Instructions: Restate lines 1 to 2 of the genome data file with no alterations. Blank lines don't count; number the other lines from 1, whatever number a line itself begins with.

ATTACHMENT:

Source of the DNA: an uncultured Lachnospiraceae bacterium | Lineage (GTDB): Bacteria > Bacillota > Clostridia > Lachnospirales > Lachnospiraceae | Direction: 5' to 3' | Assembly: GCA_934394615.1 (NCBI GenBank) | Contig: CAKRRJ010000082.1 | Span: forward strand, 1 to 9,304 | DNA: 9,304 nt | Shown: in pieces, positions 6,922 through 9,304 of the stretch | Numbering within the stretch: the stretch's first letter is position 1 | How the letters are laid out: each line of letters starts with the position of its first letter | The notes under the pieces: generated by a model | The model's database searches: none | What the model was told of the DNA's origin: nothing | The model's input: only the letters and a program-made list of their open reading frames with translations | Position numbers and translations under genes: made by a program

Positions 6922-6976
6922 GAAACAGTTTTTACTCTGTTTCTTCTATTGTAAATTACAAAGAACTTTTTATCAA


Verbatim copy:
Source of the DNA: an uncultured Lachnospiraceae bacterium | Lineage (GTDB): Bacteria > Bacillota > Clostridia > Lachnospirales > Lachnospiraceae | Direction: 5' to 3' | Assembly: GCA_934394615.1 (NCBI GenBank) | Contig: CAKRRJ010000082.1 | Span: forward strand, 1 to 9,304 | DNA: 9,304 nt | Shown: in pieces, positions 6,922 through 9,304 of the stretch | Numbering within the stretch: the stretch's first letter is position 1 | How the letters are laid out: each line of letters starts with the position of its first letter | The notes under the pieces: generated by a model | The model's database searches: none | What the model was told of the DNA's origin: nothing | The model's input: only the letters and a program-made list of their open reading frames with translations | Position numbers and translations under genes: made by a program

Positions 6922-6976